This is “Looking UP! in southern Colorado,” from the Colorado Springs Astronomical Society. I’m Hal Bidlack, and there are lots of reasons to look up!
Did you know there’s a queen in the night sky all year round? The constellation Cassiopeia, or Cassiopeia, depending on how you like to pronounce it, is a circumpolar constellation, a fancy term for constellation far enough north in the sky to be visible all year round. Half the year it appears to be W, and half the year it appears to be an M. In between it looks kind of like a Sigma, as it looks right now, albeit a backwards Sigma.
Cassiopeia, in Greek mythology was a queen renowned for her beauty and her vanity. Her boasts about her own beauty ultimately led to the near – sacrifice of her daughter Andromeda, and her own exile into the stars at the hand of Poseidon.
Cassiopeia is popular, in part because it’s so easy to recognize in the night sky. And it contains one of my absolute favorite stars, the star Navi. During the early days of the Apollo space program, astronaut Gus Grissom was looking for easily recognizable star patterns to use for celestial navigation, if the Apollo spacecraft lost contact with the Earth. He thought the big W, or M, was very easily recognized, and he noticed that the middle star did not have a common name. He promptly named it Navi, N-A-V-I. Now, Navi may not seem like a star name to you, but did I mention that Gus Grissom’s middle name was Ivan?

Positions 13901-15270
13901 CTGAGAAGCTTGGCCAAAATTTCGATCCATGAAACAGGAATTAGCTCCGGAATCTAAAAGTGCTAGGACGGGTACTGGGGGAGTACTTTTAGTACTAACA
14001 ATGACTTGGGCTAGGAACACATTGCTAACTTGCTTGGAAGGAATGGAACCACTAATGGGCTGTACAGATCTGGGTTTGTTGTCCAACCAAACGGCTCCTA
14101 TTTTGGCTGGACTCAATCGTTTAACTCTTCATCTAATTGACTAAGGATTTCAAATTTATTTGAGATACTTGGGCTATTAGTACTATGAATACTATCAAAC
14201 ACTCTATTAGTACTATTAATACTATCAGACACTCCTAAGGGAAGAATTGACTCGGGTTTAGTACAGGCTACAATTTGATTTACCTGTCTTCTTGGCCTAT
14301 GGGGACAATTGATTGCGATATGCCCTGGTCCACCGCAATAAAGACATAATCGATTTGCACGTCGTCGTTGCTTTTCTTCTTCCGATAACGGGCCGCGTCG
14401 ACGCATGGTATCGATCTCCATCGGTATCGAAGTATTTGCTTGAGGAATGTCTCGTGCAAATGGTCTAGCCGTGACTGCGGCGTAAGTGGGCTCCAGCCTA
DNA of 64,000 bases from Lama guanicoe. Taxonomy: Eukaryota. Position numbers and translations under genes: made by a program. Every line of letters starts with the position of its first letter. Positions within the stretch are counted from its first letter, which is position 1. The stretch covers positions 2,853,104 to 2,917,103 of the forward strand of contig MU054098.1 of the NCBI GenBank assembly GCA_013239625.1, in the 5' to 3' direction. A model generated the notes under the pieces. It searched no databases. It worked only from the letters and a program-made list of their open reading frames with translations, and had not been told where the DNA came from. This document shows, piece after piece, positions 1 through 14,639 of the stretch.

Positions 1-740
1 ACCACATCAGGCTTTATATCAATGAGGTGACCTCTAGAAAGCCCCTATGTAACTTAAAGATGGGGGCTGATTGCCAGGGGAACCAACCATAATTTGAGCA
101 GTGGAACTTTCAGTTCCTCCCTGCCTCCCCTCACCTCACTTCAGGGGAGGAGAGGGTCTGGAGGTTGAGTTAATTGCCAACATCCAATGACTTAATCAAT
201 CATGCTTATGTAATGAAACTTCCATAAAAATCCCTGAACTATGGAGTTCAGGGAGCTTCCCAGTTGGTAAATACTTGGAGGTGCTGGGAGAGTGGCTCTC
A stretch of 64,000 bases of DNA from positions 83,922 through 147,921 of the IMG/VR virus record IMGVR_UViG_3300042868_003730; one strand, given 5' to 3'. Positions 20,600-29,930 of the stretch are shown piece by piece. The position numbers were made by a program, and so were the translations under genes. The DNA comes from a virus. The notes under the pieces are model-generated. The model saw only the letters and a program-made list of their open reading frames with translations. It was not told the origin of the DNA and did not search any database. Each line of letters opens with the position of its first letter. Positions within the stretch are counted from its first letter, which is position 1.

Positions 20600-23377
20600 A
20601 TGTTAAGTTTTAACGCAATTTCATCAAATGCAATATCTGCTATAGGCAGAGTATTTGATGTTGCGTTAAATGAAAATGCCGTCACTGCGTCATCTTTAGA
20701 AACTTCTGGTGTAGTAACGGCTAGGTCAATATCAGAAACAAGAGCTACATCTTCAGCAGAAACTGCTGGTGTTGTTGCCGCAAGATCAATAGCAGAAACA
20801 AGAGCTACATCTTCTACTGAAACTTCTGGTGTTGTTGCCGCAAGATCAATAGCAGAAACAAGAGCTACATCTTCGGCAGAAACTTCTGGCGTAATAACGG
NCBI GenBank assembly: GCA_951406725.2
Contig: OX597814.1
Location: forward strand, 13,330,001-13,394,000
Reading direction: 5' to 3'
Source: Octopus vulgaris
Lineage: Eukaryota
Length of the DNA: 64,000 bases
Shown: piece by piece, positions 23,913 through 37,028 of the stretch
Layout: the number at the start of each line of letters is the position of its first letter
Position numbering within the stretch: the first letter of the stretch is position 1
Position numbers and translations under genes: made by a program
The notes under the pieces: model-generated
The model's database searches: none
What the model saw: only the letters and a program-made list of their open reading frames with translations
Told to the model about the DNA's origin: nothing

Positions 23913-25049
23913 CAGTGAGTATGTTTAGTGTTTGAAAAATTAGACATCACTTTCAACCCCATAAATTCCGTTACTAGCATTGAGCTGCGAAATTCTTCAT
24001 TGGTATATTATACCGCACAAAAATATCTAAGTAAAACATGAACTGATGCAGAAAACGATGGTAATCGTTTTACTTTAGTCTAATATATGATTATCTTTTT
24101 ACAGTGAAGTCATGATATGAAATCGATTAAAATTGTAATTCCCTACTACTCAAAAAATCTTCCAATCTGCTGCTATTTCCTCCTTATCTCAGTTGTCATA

Cassiopeia was one of the first constellations documented by Ptolemy around 2000 years ago. And if you were standing on a planet orbiting our closest neighbor in space, Alpha Centauri, our sun would appear to be a star in Cassiopeia. The brightest star in the constellation, Schedar, is an orange giant about 230 ly from Earth. It’s four times more massive than the sun but is 40 times larger, it’s a big star.
And Cassiopeia also contains the Pac-Man nebula. This vast cloud of gas takes its name from the fact that looks like a Pac-Man figure chomping on some stars. So it the reset button, put down your game controller, and come outside to see the queen in the sky.
If you’d like to take a closer look at Cassiopeia or any of the other wonderful and amazing things in the sky, please visit KRCC.org or CSASTRO.org for a link to information on our monthly meetings and our free public star parties!
This is Hal Bidlack for the Colorado Springs Astronomical Society, telling you to keep looking up, Southern Colorado!